There are calls to reopen this stop on the line to increase the connection between here and Aberystwyth, but this is an ongoing cause.
The cache is a driveby, please park with consideration to others.
Bow Street is a large village in the Tirymynach district of Ceredigion, Wales, approximately 3.5 miles (6 km) north-east of Aberystwyth.
As well as Bow Street itself, it is now often considered to include the neighbouring smaller village of Pen-y-garn and the hamlet of Rhydypennau. All three places stretch in a long narrow strip along the main Aberystwyth to Machynlleth road, the (A487).
Bow Street is also a post town, and as well as covering the villages of Bow Street and Pen-y-garn and the hamlet of Rhydypennau, it also includes the nearby village of Llandre and the hamlets of Tai-gwynion and Dole, together with the surrounding farms.
Etymologically the earliest attestation of the name 'Bow Street' yet found is in the parish registers of Llanbadarn Fawr, where there is a baptism entry dated 9 February 1777 for a "Wm son of Jenkin & Ann Thomas, Bow Street".
It would appear that the name is derived from the London street of the same name, and that its application to the small cluster of houses that would become Bow Street was connected with the turnpiking of the main Aberystwyth to Machynlleth Turnpike road from 1770 onwards. It may be that the choice of name was influenced by the fact that the road does actually bend slightly at this point, and might therefore have been analogous to the of the London Bow Street. Interestingly the names of two small lanes in the village would also seem to have possible London associations, being known locally as Cock and Hen Street and Thread Needle Street. Supposed traditions associating the name with a local magistrate do not appear to stand up to scrutiny, and probably developed later as a way of justifying the existence of an English place name in a predominantly Welsh-speaking area.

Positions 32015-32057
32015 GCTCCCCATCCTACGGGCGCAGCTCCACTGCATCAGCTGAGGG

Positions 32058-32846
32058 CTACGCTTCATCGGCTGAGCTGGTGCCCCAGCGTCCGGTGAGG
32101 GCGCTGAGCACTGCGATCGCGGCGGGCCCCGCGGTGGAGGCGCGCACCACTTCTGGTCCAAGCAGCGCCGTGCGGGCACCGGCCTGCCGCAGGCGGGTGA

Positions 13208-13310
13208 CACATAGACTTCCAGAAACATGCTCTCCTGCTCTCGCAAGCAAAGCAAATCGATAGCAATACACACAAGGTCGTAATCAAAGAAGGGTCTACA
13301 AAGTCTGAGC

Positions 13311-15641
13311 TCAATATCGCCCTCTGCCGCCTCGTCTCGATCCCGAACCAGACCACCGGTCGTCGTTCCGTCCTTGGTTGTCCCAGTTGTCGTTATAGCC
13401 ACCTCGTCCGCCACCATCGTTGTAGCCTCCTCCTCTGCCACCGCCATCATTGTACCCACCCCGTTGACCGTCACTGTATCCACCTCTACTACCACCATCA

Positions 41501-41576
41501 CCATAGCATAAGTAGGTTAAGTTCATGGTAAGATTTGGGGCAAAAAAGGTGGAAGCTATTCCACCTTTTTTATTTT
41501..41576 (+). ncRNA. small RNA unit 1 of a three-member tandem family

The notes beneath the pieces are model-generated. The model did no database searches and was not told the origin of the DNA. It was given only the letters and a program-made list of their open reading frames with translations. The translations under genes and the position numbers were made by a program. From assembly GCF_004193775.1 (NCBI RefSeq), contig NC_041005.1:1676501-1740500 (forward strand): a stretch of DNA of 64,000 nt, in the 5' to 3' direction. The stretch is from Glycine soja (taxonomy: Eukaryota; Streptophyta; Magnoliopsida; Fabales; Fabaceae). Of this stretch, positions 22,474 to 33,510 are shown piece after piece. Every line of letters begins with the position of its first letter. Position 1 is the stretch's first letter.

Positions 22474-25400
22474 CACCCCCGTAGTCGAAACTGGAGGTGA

There are several villages in the area which have never actually had a Welsh name. For example, the village of Cwmsymlog (~7 km from Bow Street), which isn't a Welsh name but is most likely a Welsh sounding invention by English miners who built and originally occupied the village whilst working in the mine.
In his seminal work on Cardiganshire placenames, Iwan Wmffre suggests that an earlier name for Bow Street was Rhyd-y-castell (ford (crossing) of the castle). But the ford of Rhyd-y-castell was actually located on the small lane called Cock and Hen Street, that runs alongside the Welsh Black (formerly the Black Lion) and leads towards Clarach and Llangorwen, and not on the main Aberystwyth to Machynlleth road where the first houses in Bow Street were built.
Though there is no officially sanctioned Welsh equivalent to Bow Street, the author and novelist Tom Macdonald, who spent part of his childhood here, recounted that "old folk told me it was once called Nant-y-Fallen". The small stream still called Nant Afallen runs under the main road a little to the north of where the original hamlet of Bow Street first grew up, and was applied to the row of small cottages that once stood nearby. The name Nantyfallen was also later extended to refer to those cottages running up the slope from the brook towards Cross Street. Occasionally in Welsh writing the name Bow Street is spelt as Bwstryd.